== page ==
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  1. #1
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    New question here. Move to a 29er, or Stick with a 26er?

    Good day,

    So this is my year to finally get myself a Fuel. I was at my LBS the other day and was just feelin the waters in regards to the Fuel 26ers. The LBS manager was really talking up the 29ers as he said he just switched himself after resisting them for so long.

    So I was wondering if there was any converts who could share their experience/thoughts/pros & cons about switching. I'll give you some back ground info.

    Current Ride: Trek 4300
    Trail Types ridden: Single Track, rocks/roots, fire roads etc.
    Location: South Western Ontario, Canada
    Height: 5'10"
    Bikes interested in: '14 Fuel Ex 8 26er, Ex 7 29er
    Type of Riding: XC - No Racing (yet)

    Just looking for peoples experiences moving from a 26er to a 29er, both good and bad. Thanks
    Evolve or Die

  2. #2
    Fat-tired Roadie
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    Good - the new 29er is a lot smoother.

    Bad - between bigger wheels and FS, it's a lot more bike to wrangle if I'm not really flowing on a trail, putting my foot down a lot, etc. It's a lot harder to fit in my car.

    Neutral - I notice my counter steering action more. I have to make line selections on a somewhat bigger scale. I've been trying to apply some of this to the 26" bike too, and I think it's improving my riding on both bikes. Basically, I think 29ers reward smoother riders and punish tentative riders more than smaller-wheeled bikes.

    Bottom line: I'm very happy with mine, and since I wanted a bike that would help me be smoother and faster, I think the 29er was the right choice. I moved recently, to an area with rougher trails, and was getting beat up more, so having the bike ride a little smoother is really nice. I think I have more fun on the new ride.

    Before you commit to the Fuel, try it with the compression damper on the shock all the way open, and try some other FS bikes.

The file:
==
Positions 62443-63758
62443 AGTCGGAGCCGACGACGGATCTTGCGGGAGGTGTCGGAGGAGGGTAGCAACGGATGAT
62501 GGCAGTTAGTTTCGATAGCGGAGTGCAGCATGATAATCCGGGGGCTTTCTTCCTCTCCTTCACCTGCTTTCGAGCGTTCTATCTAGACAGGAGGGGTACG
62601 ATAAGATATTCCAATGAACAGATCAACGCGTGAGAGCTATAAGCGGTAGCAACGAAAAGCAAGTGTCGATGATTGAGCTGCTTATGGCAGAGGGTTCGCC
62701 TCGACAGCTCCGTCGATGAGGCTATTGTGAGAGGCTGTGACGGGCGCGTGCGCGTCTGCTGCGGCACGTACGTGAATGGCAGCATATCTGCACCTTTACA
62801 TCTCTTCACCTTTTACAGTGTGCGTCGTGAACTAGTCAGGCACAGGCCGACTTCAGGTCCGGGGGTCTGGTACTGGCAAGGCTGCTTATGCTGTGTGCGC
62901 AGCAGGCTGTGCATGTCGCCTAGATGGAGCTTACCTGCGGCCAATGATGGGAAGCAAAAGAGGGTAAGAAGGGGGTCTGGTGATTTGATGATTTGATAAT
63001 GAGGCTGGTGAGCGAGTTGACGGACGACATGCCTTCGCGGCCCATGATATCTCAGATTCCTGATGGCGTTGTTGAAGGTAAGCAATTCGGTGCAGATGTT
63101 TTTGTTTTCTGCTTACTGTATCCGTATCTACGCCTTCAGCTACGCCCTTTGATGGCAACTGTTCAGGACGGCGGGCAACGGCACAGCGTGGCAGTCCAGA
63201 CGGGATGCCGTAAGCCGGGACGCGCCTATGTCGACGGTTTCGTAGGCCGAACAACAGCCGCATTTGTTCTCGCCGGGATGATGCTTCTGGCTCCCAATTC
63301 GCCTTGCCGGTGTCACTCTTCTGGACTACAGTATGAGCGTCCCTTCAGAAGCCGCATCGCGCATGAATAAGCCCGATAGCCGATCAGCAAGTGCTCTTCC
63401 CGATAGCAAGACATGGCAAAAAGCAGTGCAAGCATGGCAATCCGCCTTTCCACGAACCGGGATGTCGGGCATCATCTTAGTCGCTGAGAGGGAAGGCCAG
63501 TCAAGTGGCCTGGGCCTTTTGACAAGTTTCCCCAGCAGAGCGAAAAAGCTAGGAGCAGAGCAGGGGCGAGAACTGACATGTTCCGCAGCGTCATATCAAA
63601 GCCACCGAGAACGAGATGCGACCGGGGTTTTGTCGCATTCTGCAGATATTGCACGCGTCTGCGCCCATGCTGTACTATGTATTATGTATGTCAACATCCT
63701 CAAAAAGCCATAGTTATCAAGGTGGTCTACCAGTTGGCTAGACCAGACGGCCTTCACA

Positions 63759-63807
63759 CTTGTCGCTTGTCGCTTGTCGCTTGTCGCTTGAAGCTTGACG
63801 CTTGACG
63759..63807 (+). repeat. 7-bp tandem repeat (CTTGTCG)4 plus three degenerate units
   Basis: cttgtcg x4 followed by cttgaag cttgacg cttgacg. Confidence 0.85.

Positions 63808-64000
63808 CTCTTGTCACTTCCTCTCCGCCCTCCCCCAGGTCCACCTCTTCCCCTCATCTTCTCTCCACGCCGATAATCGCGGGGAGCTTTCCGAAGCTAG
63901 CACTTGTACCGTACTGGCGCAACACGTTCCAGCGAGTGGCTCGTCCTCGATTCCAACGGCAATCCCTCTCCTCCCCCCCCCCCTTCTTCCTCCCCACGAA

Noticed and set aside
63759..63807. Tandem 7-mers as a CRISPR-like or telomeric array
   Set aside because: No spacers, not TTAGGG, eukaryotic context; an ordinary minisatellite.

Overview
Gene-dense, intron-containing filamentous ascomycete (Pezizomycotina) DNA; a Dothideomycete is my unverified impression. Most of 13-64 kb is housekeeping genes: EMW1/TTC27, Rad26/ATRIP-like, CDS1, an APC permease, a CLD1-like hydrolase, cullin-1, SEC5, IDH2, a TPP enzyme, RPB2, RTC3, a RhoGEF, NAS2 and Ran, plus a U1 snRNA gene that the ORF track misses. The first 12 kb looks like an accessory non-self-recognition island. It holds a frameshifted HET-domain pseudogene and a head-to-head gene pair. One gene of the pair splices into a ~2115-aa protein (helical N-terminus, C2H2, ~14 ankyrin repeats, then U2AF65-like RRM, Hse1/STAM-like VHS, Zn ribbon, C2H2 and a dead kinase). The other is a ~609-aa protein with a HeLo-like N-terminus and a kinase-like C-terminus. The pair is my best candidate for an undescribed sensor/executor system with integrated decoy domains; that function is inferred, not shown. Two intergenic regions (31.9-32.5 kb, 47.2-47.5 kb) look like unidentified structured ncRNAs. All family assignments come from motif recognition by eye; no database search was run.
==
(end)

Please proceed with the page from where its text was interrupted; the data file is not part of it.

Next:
"Don't buy upgrades; ride up grades." -Eddy Merckx

  3. #3
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    Like in other threads about the new fuel, I have always reccomended anyone consider the ex8 29er if they are looking at the ex7 29. The small price increase includes a number of upgrades but not least importantly the 12x142 axle kit and wheel. From what I have been told, the duster is not convertible, so to utilize the 12x142 standard and the stiffer through axle kit, you would not only need to purchase the axle kit, but a new wheel, or replace the hub with an appropriate one in the rear wheel. The other upgrades are obviously less of a factor I would think, but the axle kit is something that forced me into the ex8 as the 10mm standard axle is substantially smaller.
    In terms of 29er vs 26er fuel, I can't offer much as I've only owned the 29er. I don't feel it is too big or clumsy and the speed it carries is a bonus, especially over roots and lighter xc or fire road type trails. It can be a bit tougher to handle really tight small turns, but the obstacle rollover and general stability and climbing traction are well worth it to me.

    Sent from my SAMSUNG-SM-N900A using Tapatalk
    10 Gary Fisher Cobia - 13 Trek Madone 5.2 - 14 Trek Fuel Ex8

  4. #4
    Love4Mtns
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    Seems like a matter of preference.

    Opinion: 26 vs 27.5 vs 29-inch Wheels - Pinkbike
    Trek Fuel EX 9.8 | Flow Mountain Bike (watch the video)
    Flow?s First Bite: Trek Fuel EX 9.8 29er ? First Ride | Flow Mountain Bike

    I read these articles plus many more reviews. Both are great bikes, but for me, it came down to the fun factor. I test rode both bikes. While the 29er cleared terrain more easily, I had a bigger smile on my face riding the 26er. Moving to FS from a hardtail, both bikes will tackle terrain much more easily than your 4300.

    You should test ride both bikes on the trail and decide from there.

  5. #5
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    I used to race back in the 90's now just trying to get back into shape. I have an '08 Fuel EX9 26", and a '14 Fuel EX8 29er. Kind of nice having pretty much the exact same bikes, except for yearly changes.

    I got my 29er simply due to wanting to try it. It was between a '13 Fuel EX9 26", or a '14 EX8 29er, and I was very curious to try the 29er.

    I do like it. I ride a 19.5" on both bikes, and the 29er definitely rides larger. I could probably have gotten an 18" 29er, but that's ok.
    The 29er definitely rides like a larger bike. I have compared the 29er like a motorcycle in handling. Much more sluggish, but solid. I do feel the 29er roll over things easier, and roll smoother.
    To me still, the 26" just feels like a true mountain bike.

    I had told the wife I would ride them both, find which I liked better, and sell the other.